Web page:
“Remembrance of things past is not necessarily the remembrance of things as they were.”
History is full of warnings and Marcel Proust’s quote makes me aware that there are dangers in nostalgia, in looking back at even the recent past uncritically.
Saint Jude’s Infirmary have been such a huge part of my past in so many ways. From the early scruffy demo tapes and handwritten letters, to live performances that veered from the ramshackle to the elegiac, sometimes in the same song, to the ways they built their own mythology of the band but ultimately backed it up with two sublime records, Happy Healthy Lucky Month and This Has Been The Death Of It.
In those two albums, they came good on all the passionate talk of what a band, an artist should be. They talked a good talk and even better, they produced beautiful records that were pure yet profane, delicate but rambunctious. Perfect even in their imperfection.
And then, on a cold November night in Liverpool in 2009 they imploded in anger, unkind words, frustration and possibly tears. They left a small but splendid legacy and moved onto new things, new lives, even in the case of Mark Francis, new continents.
And yet something stirred quietly in the embers and ashes. A small flame fanned and rumours of a quiet, private reunion circulated.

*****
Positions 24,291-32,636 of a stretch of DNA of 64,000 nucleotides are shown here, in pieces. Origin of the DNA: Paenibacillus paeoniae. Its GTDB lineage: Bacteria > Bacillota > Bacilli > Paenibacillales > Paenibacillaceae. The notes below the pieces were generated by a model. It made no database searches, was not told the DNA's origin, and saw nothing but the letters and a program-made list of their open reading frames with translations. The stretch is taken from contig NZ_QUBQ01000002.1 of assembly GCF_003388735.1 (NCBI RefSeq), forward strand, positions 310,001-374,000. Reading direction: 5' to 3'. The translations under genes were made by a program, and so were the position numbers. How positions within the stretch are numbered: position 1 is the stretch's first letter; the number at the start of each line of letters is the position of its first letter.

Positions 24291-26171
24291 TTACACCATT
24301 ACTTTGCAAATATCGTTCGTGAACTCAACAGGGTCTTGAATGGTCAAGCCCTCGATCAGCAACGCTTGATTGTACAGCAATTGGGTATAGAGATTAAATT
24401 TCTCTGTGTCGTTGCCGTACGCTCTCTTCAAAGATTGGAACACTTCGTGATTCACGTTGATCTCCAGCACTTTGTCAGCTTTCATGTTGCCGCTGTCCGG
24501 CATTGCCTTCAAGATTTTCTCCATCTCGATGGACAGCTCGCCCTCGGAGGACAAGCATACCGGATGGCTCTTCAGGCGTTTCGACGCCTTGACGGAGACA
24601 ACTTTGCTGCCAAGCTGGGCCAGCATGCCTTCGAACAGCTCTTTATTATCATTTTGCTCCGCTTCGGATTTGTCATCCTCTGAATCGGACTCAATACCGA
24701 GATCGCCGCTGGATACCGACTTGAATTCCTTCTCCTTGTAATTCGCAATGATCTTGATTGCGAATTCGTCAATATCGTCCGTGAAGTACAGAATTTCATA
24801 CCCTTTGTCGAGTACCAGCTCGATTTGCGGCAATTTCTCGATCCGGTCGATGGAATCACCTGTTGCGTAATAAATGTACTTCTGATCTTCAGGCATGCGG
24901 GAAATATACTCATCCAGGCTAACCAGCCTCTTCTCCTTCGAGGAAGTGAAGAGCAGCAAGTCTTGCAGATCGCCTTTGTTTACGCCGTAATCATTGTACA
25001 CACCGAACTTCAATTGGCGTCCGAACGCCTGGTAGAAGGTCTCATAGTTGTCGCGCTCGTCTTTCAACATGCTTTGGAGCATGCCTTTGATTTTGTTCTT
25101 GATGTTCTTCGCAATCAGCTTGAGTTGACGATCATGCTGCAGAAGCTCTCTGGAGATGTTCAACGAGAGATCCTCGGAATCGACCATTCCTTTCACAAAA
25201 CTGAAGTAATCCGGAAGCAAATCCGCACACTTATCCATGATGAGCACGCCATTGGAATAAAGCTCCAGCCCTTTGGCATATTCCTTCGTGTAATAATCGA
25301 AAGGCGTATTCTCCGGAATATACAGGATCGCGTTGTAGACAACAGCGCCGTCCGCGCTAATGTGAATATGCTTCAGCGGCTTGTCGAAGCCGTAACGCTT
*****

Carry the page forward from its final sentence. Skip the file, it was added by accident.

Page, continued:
Then, on another freezing cold night in November, seven years from their demise, this time in Edinburgh, a Phoenix arose. New born. Proud and strong.
Old conversations picked up from where they were left seven years ago, ten years. However many years ago and new acquaintances were made. Tears were shed but of joy rather than sadness at the news that Saint Jude’s Infirmary were back in business.
There was no way that I was missing this show and made the trip through darkest Fife for it. As always, with these things, I felt a degree of anxiety and doubt but I felt a pull. And, if nothing else, it would be the chance to catch up with old friends and comrades.
The Allen Ginsberg Trio- Photo by Andy Wood
Sneaky Pete’s was filling up nicely for the opening act, The Allen Ginsberg Trio. Essentially Sarah and Simon from the excellent Wozniak’s project, accompanying a filmed reading of Allen Ginsberg set to a sympathetic soundtrack built out of the two guitarists providing an atmospheric setting to Ginsberg’s words.